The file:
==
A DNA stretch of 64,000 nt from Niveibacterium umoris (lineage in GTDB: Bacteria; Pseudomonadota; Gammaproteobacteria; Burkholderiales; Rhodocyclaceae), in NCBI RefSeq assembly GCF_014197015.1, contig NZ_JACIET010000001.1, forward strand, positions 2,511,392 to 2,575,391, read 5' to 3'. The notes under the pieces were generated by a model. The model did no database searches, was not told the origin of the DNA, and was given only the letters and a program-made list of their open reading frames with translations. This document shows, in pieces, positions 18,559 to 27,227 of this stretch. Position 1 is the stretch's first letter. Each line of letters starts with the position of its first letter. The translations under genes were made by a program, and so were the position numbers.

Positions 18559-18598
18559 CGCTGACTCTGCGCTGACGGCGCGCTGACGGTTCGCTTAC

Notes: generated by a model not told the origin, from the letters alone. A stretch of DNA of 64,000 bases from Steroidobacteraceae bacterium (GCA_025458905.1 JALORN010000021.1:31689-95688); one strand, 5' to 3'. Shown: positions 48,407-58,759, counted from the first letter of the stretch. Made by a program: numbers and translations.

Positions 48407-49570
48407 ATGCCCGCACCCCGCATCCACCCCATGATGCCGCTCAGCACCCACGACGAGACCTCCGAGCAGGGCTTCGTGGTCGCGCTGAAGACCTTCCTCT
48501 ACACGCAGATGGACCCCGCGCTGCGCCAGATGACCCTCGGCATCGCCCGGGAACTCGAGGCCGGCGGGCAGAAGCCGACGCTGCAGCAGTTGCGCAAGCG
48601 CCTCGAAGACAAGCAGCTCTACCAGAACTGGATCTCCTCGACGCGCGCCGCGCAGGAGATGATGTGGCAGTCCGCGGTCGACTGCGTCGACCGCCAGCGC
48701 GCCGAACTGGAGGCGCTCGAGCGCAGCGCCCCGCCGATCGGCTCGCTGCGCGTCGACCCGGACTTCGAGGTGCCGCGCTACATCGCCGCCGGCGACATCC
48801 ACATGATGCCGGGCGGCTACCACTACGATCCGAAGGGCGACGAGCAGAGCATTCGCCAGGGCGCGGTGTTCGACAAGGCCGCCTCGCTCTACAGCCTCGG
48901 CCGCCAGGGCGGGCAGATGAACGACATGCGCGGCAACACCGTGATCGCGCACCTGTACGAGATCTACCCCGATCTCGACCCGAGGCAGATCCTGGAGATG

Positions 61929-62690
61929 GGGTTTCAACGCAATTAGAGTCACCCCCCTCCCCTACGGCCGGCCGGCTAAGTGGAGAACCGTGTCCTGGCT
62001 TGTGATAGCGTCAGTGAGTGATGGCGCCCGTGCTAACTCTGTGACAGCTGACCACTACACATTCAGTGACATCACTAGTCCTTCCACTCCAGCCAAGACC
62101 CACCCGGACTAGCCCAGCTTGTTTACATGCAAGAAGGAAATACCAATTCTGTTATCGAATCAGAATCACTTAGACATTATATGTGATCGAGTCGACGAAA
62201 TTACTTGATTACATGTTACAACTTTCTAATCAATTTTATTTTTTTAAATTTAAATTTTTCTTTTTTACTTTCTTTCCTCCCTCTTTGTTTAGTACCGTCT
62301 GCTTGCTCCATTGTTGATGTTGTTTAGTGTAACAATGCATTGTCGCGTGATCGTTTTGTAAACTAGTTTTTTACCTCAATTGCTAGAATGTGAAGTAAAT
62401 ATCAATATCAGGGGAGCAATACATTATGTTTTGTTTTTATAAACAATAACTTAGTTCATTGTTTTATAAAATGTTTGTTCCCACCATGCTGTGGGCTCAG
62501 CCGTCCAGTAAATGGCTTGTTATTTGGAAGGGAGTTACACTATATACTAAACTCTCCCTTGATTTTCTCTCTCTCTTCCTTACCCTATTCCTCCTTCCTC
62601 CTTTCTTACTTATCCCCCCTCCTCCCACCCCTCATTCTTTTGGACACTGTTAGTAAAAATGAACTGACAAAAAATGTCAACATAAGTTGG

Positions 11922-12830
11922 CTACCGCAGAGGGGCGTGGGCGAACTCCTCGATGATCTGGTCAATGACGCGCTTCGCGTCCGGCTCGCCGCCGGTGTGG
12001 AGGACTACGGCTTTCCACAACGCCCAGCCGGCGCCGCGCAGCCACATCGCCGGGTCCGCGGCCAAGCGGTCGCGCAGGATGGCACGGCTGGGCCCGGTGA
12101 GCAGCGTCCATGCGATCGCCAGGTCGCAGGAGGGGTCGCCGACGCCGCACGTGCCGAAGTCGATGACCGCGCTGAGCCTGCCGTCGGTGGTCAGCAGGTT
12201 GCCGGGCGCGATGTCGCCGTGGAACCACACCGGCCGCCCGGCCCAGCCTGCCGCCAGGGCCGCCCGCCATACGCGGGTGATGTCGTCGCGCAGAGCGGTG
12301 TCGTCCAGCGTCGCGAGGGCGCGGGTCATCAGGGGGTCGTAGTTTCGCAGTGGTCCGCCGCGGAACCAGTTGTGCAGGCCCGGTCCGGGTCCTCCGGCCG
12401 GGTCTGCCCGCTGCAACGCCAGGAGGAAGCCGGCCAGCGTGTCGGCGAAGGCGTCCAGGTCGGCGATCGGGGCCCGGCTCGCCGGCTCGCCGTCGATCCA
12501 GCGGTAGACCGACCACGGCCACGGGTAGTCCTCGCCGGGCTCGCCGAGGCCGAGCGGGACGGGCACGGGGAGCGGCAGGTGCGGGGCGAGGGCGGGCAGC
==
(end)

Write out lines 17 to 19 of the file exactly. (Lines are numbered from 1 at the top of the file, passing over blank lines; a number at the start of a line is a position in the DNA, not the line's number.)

62301 GCTTGCTCCATTGTTGATGTTGTTTAGTGTAACAATGCATTGTCGCGTGATCGTTTTGTAAACTAGTTTTTTACCTCAATTGCTAGAATGTGAAGTAAAT
62401 ATCAATATCAGGGGAGCAATACATTATGTTTTGTTTTTATAAACAATAACTTAGTTCATTGTTTTATAAAATGTTTGTTCCCACCATGCTGTGGGCTCAG
62501 CCGTCCAGTAAATGGCTTGTTATTTGGAAGGGAGTTACACTATATACTAAACTCTCCCTTGATTTTCTCTCTCTCTTCCTTACCCTATTCCTCCTTCCTC